Senior American diplomat William Burns arrives in Damascus Wednesday for a one-day visit with Syrian President Bashar Al-Assad, foreshadowing the expected announcement that Washington is to re-appoint an ambassador to the crucial Middle East nation after a five year disruption in political ties.
State Department spokesman PJ Crowley said Burns' visit to Syria was not specifically related to the appointment of an ambassador, but "has to do with what a return of the ambassador to Syria represents; which is, you know, further steps in terms of our bilateral relations."
"The decision reflects our growing interest in working constructively with Syria and the leaders of that country," Crowley said.
The U.S. Embassy in Damascus has been without an ambassador since February 2005, when the Bush administration recalled Margaret Scobey in response to the assassination of Lebanese Prime Minister Rafik Hariri. Syria's foes in Lebanon accused Damascus of being behind the bombing, allegations Syria has repeatedly denied.
The return of an American ambassador is a gesture welcomed by Syria as recognition Washington's increasing acceptance that the nation could potentially help ease violence in Iraq, stabilize Lebanon and solve the decades-old Israeli-Palestinian conflict.
Burns (click here for a State Department bio), a former U.S. Ambassador to Jordan (pictured above) who speaks fluent Arabic, will discuss with Assad a range of regional issues, according to Crowley, including how Syria views "the situation with respect to Middle East peace."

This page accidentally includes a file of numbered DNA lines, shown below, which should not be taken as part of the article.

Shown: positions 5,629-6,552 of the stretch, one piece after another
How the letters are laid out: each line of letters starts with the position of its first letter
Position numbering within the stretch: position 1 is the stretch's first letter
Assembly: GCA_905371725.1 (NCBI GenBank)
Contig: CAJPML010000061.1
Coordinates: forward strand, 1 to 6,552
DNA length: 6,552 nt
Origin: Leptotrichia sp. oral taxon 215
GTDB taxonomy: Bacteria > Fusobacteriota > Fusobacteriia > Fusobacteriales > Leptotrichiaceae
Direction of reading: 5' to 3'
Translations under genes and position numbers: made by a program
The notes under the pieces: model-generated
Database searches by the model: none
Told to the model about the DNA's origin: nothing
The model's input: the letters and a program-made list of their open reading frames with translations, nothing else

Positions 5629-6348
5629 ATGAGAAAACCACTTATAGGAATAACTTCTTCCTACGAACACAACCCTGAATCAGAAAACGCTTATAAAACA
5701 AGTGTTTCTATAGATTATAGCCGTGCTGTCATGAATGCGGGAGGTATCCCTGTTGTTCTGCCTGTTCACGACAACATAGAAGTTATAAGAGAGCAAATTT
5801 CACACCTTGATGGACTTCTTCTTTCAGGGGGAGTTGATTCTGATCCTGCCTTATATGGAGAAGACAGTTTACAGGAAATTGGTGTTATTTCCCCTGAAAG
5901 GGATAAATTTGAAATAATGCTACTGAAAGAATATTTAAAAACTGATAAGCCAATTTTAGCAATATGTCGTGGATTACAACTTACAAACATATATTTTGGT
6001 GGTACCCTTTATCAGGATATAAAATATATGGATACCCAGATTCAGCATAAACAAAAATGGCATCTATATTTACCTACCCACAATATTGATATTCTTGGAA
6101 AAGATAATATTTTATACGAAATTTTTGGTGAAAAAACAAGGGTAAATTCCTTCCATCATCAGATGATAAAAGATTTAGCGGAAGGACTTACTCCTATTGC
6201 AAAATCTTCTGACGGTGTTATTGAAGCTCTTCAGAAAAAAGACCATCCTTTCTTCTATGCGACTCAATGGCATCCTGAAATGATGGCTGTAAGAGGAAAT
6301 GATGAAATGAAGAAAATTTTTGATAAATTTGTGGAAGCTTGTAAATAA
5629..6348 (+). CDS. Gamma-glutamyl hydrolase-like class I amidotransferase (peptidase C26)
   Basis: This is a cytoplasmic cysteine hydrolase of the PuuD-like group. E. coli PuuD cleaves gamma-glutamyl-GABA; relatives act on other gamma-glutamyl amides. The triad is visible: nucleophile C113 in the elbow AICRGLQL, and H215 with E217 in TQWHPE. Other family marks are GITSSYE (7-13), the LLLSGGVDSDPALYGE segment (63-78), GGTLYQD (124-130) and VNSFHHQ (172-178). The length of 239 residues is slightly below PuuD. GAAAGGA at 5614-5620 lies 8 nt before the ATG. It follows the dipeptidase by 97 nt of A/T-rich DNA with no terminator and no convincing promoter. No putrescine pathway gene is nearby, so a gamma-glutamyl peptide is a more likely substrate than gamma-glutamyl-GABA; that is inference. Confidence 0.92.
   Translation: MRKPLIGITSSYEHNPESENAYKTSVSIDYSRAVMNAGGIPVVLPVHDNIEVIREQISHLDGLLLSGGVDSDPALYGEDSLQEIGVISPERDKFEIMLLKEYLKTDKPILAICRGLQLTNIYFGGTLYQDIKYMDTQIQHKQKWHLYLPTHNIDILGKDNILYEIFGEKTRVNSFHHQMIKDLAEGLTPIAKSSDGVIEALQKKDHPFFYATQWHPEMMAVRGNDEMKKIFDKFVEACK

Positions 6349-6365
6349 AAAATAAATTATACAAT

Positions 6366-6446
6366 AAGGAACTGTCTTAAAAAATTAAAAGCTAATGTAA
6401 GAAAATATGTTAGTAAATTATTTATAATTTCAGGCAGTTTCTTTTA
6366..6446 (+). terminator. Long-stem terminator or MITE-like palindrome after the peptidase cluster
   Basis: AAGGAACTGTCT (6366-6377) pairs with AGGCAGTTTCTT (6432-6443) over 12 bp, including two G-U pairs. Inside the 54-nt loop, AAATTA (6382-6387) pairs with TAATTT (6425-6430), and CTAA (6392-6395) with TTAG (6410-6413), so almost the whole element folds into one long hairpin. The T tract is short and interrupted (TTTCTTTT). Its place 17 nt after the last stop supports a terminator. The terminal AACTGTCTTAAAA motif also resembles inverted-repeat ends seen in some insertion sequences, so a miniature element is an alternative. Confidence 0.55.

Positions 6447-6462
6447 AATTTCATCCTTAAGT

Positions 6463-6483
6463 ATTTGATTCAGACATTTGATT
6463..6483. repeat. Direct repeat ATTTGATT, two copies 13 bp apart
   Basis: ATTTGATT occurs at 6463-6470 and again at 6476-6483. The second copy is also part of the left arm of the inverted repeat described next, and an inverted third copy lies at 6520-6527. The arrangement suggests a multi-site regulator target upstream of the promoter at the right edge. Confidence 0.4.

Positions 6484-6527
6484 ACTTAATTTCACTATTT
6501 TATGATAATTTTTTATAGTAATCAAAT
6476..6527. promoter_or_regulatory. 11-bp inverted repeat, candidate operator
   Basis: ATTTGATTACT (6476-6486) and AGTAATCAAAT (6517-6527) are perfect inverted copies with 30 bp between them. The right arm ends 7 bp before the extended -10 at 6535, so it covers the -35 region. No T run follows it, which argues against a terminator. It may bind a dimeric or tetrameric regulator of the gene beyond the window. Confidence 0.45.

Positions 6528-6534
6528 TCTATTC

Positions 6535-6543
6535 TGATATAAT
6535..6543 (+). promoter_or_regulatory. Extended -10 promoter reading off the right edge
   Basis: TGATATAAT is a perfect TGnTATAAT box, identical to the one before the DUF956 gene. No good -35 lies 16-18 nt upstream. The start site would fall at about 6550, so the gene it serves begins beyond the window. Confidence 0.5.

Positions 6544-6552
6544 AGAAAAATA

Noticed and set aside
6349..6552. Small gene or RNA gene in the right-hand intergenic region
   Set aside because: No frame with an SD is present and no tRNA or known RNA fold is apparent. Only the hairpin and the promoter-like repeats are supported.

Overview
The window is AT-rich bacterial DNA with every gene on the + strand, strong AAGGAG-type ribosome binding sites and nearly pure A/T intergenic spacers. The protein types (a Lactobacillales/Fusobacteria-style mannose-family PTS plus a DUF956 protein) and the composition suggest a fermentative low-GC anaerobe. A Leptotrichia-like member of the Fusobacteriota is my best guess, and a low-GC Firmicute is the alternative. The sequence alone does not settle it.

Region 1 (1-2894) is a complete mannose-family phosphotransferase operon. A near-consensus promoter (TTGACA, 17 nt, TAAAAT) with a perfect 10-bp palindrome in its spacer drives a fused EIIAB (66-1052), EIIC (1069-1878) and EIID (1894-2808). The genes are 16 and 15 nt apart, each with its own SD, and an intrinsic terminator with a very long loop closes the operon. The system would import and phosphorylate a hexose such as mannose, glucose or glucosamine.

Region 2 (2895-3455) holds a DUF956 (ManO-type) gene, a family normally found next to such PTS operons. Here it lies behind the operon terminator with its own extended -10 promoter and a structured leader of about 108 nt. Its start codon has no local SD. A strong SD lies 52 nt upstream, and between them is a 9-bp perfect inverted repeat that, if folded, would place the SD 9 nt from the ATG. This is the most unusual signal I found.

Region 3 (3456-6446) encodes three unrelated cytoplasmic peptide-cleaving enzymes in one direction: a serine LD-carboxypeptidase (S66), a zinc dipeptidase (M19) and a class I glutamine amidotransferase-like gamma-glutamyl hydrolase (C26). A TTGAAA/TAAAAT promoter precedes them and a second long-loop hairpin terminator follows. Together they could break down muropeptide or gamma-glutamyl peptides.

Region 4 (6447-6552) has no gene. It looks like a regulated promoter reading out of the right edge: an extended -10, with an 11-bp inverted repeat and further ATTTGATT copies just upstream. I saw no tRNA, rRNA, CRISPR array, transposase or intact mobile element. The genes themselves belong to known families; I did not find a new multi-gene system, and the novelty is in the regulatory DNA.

Syria insists that Israel must agree to withdrawal from the disputed Golan Heights before any peace negotiations between the two countries can be renewed.
Israeli Prime Minister Benjamin Netanyahu, however, has vehemently rejected the notion of a withdrawal from the territory seized by the Jewish state during a week-long war in 1967.
Since taking the oath, President Obama has cautiously sought to improve ties with Syria, and U.S. lawmakers have made a flurry of visits to Damascus. Deputy Foreign Minister Fayssal al-Mekdad, a leading figure in Syrian foreign policy, also visited Washington.
Damascus has accepted Washington's nominee for the first U.S. Ambassador to Syria in five years. Syrian and U.S. officials have refused to confirm that Robert Stephen Ford, who currently serves as Deputy Ambassador to Iraq and is recognized as an expert on the Arab world, is the nominee.
Ford's nomination has been widely reported, and confirmed to CBS News by diplomatic officials speaking off the record. However, according to protocol, the White House would have to announce his appointment officially only after it is submitted to the U.S. Senate for approval.
Burns, an architect of the 2003 deal between the U.S. and Libya that helped bring some degree of credibility back to Libyan leader Muammar Gaddafi, was also set to have separate talks with Syrian Foreign Minister Waleed Mouallem.
The U.S. envoy arrives in Damascus after visiting Beirut where held talks with Lebanese President Michel Sleiman and Prime Minister Saad Hariri.
He will continue his regional trip in Turkey, and will then head to Azerbaijan for meetings on Feb. 19 with President Ilham Aliyev and other officials.